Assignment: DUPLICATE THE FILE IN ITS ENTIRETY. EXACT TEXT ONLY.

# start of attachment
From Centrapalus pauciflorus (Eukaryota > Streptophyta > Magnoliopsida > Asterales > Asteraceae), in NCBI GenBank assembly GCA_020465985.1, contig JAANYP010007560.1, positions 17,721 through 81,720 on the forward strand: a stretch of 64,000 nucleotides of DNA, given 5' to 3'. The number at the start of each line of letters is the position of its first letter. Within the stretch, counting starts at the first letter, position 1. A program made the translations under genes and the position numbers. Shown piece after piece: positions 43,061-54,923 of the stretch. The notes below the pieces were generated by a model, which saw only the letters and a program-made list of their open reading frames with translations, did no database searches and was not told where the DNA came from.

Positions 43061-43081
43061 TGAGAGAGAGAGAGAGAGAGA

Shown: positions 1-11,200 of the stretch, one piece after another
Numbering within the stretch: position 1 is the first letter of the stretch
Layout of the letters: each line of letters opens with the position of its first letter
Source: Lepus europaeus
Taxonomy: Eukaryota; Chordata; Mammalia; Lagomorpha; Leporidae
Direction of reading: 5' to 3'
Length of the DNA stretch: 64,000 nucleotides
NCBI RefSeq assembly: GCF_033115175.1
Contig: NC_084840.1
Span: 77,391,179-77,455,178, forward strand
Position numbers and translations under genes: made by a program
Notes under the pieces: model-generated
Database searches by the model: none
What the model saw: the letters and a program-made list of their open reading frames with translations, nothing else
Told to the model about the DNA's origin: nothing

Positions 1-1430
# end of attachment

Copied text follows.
From Centrapalus pauciflorus (Eukaryota > Streptophyta > Magnoliopsida > Asterales > Asteraceae), in NCBI GenBank assembly GCA_020465985.1, contig JAANYP010007560.1, positions 17,721 through 81,720 on the forward strand: a stretch of 64,000 nucleotides of DNA, given 5' to 3'. The number at the start of each line of letters is the position of its first letter. Within the stretch, counting starts at the first letter, position 1. A program made the translations under genes and the position numbers. Shown piece after piece: positions 43,061-54,923 of the stretch. The notes below the pieces were generated by a model, which saw only the letters and a program-made list of their open reading frames with translations, did no database searches and was not told where the DNA came from.

Positions 43061-43081
43061 TGAGAGAGAGAGAGAGAGAGA

Shown: positions 1-11,200 of the stretch, one piece after another
Numbering within the stretch: position 1 is the first letter of the stretch
Layout of the letters: each line of letters opens with the position of its first letter
Source: Lepus europaeus
Taxonomy: Eukaryota; Chordata; Mammalia; Lagomorpha; Leporidae
Direction of reading: 5' to 3'
Length of the DNA stretch: 64,000 nucleotides
NCBI RefSeq assembly: GCF_033115175.1
Contig: NC_084840.1
Span: 77,391,179-77,455,178, forward strand
Position numbers and translations under genes: made by a program
Notes under the pieces: model-generated
Database searches by the model: none
What the model saw: the letters and a program-made list of their open reading frames with translations, nothing else
Told to the model about the DNA's origin: nothing

Positions 1-1430